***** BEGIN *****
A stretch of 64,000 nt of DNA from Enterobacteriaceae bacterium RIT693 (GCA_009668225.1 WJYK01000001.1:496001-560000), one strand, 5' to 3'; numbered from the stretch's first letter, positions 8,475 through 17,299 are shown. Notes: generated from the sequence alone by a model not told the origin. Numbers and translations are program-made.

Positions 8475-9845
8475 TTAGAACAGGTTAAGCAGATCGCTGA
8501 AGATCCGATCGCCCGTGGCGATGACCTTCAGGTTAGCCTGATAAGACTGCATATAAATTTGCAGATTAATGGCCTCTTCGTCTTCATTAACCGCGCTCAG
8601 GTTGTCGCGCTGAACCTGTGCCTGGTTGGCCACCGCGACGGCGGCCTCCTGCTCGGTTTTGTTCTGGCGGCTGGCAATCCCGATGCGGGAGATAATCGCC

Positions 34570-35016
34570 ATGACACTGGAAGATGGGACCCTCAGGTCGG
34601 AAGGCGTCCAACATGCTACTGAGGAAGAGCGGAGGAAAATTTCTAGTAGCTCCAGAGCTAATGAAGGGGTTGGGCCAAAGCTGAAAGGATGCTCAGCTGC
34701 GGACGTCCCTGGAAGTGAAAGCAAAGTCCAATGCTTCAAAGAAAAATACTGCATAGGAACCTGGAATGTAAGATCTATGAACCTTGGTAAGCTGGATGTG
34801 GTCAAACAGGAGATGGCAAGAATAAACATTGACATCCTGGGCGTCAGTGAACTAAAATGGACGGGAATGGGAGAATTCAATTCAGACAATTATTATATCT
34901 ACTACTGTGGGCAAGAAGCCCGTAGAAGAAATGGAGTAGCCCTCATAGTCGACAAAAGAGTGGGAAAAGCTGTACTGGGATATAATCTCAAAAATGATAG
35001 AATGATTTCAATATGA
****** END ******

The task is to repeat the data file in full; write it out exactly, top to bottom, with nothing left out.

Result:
A stretch of 64,000 nt of DNA from Enterobacteriaceae bacterium RIT693 (GCA_009668225.1 WJYK01000001.1:496001-560000), one strand, 5' to 3'; numbered from the stretch's first letter, positions 8,475 through 17,299 are shown. Notes: generated from the sequence alone by a model not told the origin. Numbers and translations are program-made.

Positions 8475-9845
8475 TTAGAACAGGTTAAGCAGATCGCTGA
8501 AGATCCGATCGCCCGTGGCGATGACCTTCAGGTTAGCCTGATAAGACTGCATATAAATTTGCAGATTAATGGCCTCTTCGTCTTCATTAACCGCGCTCAG
8601 GTTGTCGCGCTGAACCTGTGCCTGGTTGGCCACCGCGACGGCGGCCTCCTGCTCGGTTTTGTTCTGGCGGCTGGCAATCCCGATGCGGGAGATAATCGCC

Positions 34570-35016
34570 ATGACACTGGAAGATGGGACCCTCAGGTCGG
34601 AAGGCGTCCAACATGCTACTGAGGAAGAGCGGAGGAAAATTTCTAGTAGCTCCAGAGCTAATGAAGGGGTTGGGCCAAAGCTGAAAGGATGCTCAGCTGC
34701 GGACGTCCCTGGAAGTGAAAGCAAAGTCCAATGCTTCAAAGAAAAATACTGCATAGGAACCTGGAATGTAAGATCTATGAACCTTGGTAAGCTGGATGTG
34801 GTCAAACAGGAGATGGCAAGAATAAACATTGACATCCTGGGCGTCAGTGAACTAAAATGGACGGGAATGGGAGAATTCAATTCAGACAATTATTATATCT
34901 ACTACTGTGGGCAAGAAGCCCGTAGAAGAAATGGAGTAGCCCTCATAGTCGACAAAAGAGTGGGAAAAGCTGTACTGGGATATAATCTCAAAAATGATAG
35001 AATGATTTCAATATGA